1895 – 1961
Librarian, social activist, and founder of National Jewish Book Week, Fanny Goldstein helped institutionalize national pride in ethnic and immigrant backgrounds through her work in libraries and settlement houses, and in her lectures and writing.
Born in Kamenets-Podolsk, Russia, on May 15, 1895, Goldstein immigrated to Boston’s North End with her family in 1900. After attending Hancock Grammar School and taking classes at Simmons College, Boston University, and Harvard University, she became a librarian in the Boston Public Library’s (BPL) North End branch in 1913. Her experience there among the broad mix of immigrant children convinced her that knowledge of one’s own ethnic background—and that of one’s neighbors—was as important for successful acculturation as was knowledge of American language, job skills, and social customs. In 1914, she helped organize the Saturday Evening Girls Club for immigrant girls and edited the group’s magazine. The club provided recreation, socialization and job skills, but most important to Goldstein, it motivated the immigrant girls to learn about their own ethnic backgrounds and to respect one another’s cultural backgrounds.
In 1922, Goldstein transferred to the BPL’s West End branch in Boston’s other major immigrant neighborhood, where she served until her retirement in 1957. There she refined her focus on teaching Americans about themselves and one another. Goldstein built and published collections of books with specific ethnic concentrations, ran weekly book clubs for children and adults, pioneered library exhibitions on immigrant cultures, and created, among other specialty programs, Negro History Week, Jewish Music Month, Catholic Book Week, and Brotherhood Week. Goldstein founded Jewish Book Week in 1925, which grew to become National Jewish Book Week and the Jewish Book Council of America, of which Goldstein served as lifetime honorary president.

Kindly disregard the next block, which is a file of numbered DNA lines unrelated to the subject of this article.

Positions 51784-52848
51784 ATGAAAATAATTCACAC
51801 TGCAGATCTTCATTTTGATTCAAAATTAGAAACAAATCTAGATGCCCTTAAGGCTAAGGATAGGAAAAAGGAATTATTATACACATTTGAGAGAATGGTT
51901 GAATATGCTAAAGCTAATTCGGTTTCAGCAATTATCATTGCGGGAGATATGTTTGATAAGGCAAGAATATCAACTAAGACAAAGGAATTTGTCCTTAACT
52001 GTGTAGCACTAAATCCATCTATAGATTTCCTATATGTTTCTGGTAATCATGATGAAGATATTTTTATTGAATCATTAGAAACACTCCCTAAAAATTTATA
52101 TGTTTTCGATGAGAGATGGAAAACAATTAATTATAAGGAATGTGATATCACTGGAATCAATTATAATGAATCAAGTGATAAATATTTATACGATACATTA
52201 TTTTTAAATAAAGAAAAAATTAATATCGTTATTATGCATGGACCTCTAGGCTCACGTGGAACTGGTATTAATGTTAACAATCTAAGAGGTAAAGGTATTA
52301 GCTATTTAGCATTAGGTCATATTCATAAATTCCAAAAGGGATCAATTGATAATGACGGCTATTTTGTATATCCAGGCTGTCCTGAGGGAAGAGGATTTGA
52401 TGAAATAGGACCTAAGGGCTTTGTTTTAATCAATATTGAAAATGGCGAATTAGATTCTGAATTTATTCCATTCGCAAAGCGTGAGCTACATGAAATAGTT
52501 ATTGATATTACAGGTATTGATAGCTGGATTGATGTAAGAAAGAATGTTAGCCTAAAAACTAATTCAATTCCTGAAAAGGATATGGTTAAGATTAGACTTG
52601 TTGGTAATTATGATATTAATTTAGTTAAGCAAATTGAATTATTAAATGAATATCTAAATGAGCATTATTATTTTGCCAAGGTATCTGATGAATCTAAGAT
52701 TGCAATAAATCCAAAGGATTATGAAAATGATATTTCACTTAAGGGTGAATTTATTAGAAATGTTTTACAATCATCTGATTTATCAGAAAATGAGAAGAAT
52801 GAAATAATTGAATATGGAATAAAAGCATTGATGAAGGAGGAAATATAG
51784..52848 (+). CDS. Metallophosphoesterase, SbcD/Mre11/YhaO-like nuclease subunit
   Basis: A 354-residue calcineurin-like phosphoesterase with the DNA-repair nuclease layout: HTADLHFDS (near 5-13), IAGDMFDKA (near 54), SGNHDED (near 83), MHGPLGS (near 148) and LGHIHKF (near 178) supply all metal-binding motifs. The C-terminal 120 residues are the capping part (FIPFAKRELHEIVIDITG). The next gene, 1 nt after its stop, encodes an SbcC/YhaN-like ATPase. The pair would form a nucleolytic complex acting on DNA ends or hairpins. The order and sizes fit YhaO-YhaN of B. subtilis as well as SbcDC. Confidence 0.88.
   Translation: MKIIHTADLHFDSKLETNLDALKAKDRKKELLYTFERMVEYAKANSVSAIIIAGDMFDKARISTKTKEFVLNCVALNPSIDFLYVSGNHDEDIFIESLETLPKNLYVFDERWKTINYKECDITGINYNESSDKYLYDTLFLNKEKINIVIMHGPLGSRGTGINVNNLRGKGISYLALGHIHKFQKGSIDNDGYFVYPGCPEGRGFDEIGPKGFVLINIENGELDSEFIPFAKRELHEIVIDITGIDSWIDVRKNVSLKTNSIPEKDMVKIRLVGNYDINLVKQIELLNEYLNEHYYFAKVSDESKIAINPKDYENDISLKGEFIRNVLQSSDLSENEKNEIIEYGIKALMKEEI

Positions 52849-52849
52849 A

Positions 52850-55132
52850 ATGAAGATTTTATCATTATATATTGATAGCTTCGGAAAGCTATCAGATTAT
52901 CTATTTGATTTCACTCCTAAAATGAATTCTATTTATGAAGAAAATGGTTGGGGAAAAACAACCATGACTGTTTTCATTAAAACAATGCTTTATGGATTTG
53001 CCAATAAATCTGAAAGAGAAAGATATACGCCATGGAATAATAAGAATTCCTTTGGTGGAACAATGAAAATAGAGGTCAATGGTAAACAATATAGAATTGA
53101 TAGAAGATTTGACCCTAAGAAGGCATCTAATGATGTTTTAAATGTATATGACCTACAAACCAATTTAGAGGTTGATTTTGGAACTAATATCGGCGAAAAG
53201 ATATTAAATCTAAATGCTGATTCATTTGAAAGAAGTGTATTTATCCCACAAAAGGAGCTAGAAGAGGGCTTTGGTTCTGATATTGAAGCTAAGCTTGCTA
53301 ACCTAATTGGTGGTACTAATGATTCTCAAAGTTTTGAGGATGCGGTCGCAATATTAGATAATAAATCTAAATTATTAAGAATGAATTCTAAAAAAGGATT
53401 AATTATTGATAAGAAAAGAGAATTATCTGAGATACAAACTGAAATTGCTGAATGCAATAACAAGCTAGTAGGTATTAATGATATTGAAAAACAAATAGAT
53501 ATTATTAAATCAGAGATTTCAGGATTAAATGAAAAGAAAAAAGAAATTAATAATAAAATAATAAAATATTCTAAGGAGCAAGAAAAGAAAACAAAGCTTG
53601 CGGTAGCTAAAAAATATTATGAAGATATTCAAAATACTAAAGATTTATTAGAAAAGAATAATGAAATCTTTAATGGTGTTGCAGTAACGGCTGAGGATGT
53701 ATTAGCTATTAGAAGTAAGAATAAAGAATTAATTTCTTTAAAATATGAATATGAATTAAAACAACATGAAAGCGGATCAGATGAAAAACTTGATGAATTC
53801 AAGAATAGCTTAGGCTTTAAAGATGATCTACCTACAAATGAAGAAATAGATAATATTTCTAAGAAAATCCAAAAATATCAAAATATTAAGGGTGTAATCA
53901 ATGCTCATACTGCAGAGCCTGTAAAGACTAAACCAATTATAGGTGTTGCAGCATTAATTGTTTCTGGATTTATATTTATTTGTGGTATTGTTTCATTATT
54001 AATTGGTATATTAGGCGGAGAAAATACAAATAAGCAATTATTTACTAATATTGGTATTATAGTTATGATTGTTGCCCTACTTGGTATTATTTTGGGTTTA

Goldstein was the first Jewish woman to direct a branch library in Massachusetts. Her work developing the BPL’s Judaica collection created the state’s second-largest Judaica holdings after Harvard University’s and culminated in Goldstein’s 1954 appointment as the first Jewish woman curator of Judaica in the BPL. She retired from the BPL in 1957, after forty-four years of service to Boston book lovers. She contributed articles to the Encyclopedia of Jewish Knowledge, the American Jewish Year Book, and the Universal Jewish Encyclopedia, and lectured widely on Jewish literature, Americanization, and library administration. After retiring, she served as literary editor of Boston’s The Jewish Advocate.
Fanny Goldstein died in Boston on December 26, 1961.
“A Bibliography of Foreign Books and Authors in English Translations as Library Aids in Work with Foreign Born.” Boston Public Library (n.d., probably 1940s); “Judaica: A Selected Reading List of Books in the Public Library of the City of Boston.” The Trustees [of the Boston Public Library] (1931–1940).
AJYB 64 (1963): 493; Goldstein, Fanny. Papers. Boston Public Library, Boston, Mass.; Sarna, Jonathan D., and Ellen Smith, eds. The Jews of Boston (1995); Saturday Evening Girls’ News. Boston, 1914–1917; reunion issues 1952 and 1954.